By Elizabeth Marx, Supervising Attorney with the Pennsylvania Utility Law Project (PULP)
Utility service is a critical part of establishing a safe and healthy home. As my colleague often says, utilities make our homes livable. They bring warmth and light to our living rooms, provide refrigeration for food and heat to cook our meals, and deliver clean water to bathe ourselves and our children.
As temperatures plunge across most of the country, exposure to extreme weather and vulnerability to illness and lack of food stability increase. It is therefore particularly important to focus in on how we can assist survivors to connect and maintain essential utility services through the cold winter months – and throughout the year.
Survivors Face Unique Barriers to Establishing and Maintaining Utility Services
Security deposits, identification requirements, and utility debts are common challenges for most economically vulnerable households. But for economically vulnerable survivors, these common challenges can pose particularly intractable barriers to safety and establishing a safe and healthy home.
The unfortunate reality is that the inability to connect and maintain utility service often causes survivors to make the impossible choice between returning to an abuser or experiencing periods of homelessness. Indeed, it is not a coincidence that intimate partner violence – and the consequential inability of survivors to secure safe housing – is the “primary cause of homelessness” for women in this country (National Law Center on Homelessness & Poverty; Safe Housing Partnerships).
Perpetrators regularly use utility service to retaliate against survivors if or when they try to leave – canceling service to a former shared residence without consent, stopping payment on the service, and/or allowing significant debts to accrue.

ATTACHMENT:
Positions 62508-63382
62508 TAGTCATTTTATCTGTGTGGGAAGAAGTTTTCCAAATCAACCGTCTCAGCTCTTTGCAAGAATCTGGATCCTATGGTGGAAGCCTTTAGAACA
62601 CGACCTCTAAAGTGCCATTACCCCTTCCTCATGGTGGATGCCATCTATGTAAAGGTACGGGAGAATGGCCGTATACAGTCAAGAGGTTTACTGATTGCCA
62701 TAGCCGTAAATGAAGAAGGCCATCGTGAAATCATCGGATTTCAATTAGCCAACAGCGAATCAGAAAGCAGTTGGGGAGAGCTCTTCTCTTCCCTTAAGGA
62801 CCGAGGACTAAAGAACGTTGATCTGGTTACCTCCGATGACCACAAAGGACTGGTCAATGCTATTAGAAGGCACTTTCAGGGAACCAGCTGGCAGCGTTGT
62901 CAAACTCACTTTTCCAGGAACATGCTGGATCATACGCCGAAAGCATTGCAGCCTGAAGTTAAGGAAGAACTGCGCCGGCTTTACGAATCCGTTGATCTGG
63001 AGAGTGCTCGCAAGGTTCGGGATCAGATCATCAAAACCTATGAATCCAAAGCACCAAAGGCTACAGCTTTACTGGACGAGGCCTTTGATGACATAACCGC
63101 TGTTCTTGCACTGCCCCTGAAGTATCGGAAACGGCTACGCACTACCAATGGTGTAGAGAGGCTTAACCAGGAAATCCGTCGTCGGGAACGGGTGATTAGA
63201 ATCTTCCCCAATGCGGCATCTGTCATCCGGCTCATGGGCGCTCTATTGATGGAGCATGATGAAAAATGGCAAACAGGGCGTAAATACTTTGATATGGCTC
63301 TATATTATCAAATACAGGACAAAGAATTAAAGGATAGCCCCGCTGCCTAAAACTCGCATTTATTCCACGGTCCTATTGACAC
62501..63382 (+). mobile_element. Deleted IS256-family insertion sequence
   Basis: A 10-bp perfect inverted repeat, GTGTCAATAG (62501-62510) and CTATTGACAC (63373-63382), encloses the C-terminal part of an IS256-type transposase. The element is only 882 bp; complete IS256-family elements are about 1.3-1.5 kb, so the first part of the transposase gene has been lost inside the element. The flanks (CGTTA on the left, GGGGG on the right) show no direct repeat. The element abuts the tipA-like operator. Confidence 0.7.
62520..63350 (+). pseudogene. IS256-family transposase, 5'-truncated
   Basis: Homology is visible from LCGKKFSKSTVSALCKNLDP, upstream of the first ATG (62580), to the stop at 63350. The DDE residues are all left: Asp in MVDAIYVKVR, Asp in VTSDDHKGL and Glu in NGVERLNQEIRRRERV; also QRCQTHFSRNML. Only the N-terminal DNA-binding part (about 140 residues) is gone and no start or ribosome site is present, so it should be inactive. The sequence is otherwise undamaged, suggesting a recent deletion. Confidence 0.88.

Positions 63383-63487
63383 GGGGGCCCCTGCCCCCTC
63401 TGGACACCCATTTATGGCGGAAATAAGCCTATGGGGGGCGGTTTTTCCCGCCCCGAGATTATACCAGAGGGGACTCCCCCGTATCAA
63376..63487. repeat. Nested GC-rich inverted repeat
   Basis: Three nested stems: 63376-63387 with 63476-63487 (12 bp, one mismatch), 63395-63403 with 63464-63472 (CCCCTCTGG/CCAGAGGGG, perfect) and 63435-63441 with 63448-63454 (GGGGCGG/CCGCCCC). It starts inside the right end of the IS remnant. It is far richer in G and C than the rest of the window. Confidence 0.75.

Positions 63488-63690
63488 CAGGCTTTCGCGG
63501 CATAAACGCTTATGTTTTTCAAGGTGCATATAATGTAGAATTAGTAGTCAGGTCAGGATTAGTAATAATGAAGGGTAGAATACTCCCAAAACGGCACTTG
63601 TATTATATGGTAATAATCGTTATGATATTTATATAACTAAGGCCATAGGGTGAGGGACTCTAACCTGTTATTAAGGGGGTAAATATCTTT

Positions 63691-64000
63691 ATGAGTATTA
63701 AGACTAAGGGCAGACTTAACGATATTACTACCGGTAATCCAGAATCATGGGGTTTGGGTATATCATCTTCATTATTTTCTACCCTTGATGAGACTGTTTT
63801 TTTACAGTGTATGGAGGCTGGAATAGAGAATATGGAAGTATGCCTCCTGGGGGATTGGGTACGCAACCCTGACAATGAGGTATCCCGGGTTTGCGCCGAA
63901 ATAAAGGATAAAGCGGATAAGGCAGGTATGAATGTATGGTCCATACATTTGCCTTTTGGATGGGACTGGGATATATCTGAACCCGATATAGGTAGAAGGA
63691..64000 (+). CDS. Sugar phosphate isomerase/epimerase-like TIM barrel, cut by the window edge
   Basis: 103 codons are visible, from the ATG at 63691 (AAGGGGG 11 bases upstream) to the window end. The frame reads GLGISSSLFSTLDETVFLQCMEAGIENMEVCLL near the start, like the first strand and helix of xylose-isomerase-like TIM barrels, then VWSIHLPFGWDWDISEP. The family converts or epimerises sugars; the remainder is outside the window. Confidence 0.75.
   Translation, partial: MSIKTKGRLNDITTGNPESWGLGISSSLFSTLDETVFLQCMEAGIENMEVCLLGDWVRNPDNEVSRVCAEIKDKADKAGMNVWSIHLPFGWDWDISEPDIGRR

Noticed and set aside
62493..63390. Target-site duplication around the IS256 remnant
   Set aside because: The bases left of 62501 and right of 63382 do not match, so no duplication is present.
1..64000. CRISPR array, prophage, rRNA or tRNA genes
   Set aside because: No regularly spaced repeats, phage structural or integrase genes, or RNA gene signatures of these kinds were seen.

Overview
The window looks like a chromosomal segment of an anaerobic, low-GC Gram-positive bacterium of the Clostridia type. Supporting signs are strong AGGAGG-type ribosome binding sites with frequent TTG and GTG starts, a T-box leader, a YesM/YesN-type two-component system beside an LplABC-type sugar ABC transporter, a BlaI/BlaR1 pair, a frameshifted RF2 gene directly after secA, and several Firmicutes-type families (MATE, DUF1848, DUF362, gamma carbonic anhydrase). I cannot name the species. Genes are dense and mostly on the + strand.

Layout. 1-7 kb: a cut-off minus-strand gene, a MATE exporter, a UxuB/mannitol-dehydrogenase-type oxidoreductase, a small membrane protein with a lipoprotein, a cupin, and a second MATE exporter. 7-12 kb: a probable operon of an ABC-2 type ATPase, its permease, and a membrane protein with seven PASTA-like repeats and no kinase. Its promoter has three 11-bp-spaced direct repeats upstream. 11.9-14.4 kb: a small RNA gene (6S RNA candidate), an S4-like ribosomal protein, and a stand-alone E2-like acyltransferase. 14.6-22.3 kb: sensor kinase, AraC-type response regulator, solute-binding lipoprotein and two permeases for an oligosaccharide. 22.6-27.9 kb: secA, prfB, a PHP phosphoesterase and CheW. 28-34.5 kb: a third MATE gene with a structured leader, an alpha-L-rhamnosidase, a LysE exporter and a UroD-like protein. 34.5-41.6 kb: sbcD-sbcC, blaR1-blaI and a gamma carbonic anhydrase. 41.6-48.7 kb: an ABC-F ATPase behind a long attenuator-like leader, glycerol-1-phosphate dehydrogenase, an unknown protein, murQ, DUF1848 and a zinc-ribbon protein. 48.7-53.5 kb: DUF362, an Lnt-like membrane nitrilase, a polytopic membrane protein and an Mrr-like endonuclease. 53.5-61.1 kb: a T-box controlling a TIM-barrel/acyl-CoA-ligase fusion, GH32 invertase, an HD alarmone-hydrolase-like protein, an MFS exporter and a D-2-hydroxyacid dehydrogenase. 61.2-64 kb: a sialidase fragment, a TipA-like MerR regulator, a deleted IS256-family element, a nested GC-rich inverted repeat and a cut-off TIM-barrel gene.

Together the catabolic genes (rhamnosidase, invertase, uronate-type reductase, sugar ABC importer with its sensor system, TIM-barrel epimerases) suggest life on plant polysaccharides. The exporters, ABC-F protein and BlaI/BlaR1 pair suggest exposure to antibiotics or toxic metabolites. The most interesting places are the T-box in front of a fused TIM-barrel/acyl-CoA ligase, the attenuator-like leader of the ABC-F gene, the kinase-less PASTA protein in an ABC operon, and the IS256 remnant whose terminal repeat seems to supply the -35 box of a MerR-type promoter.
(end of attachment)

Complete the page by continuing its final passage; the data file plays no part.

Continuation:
When economic abuse is used by an abusive partner, survivors may not even be aware of the mounting utility debt until a termination notice is posted to the door or the service is shut off. And if they are aware, they are often powerless to resolve the problem because they do not have access to resources and information necessary to prevent the utility shut off.
In many states, it does not matter whether utility debt is accrued in the survivor’s name: anyone who lived in a residence when debt was accrued can be held jointly liable. This type of mutual liability – sometimes referred to as “occupant liability” – can compound a survivor’s economic interdependence on the abuser – if they leave, will they be able to turn the utilities on at a new location? Will they lose custody of their children because of failure to connect and maintain electricity, heat and/or water service?
A few states, including Pennsylvania, Illinois, Kansas, Louisana, Texas, Massachuttes, New Hampshire, and Virginia, have enacted laws that provide some protections for survivors (LIHEAP Clearinghouse, 2017). But these laws are few and far between, and implementation has been slow.
The Consequences Are Severe if a Survivor Cannot Establish and Maintain Utility Service
The inability to connect and maintain heat, electricity, and water service can create a host of negative consequences for a survivor and their children, including:
Landlord Refusals / Eviction
- Landlords often refuse to rent to a family that cannot establish service in their name when they sign the lease, and may file an eviction proceeding if a tenant does not maintain service pursuant to the terms of a lease.
Disqualification for / Loss of Public Housing Assistance
- While victims of domestic violence are often prioritized for public housing assistance, the inability to connect to service may also disqualify a survivor from receiving public housing assistance, and will result in the loss of housing assistance if service is later terminated (see Public Housing Occupancy Guidebook and Housing Choice Voucher Program Guidebook).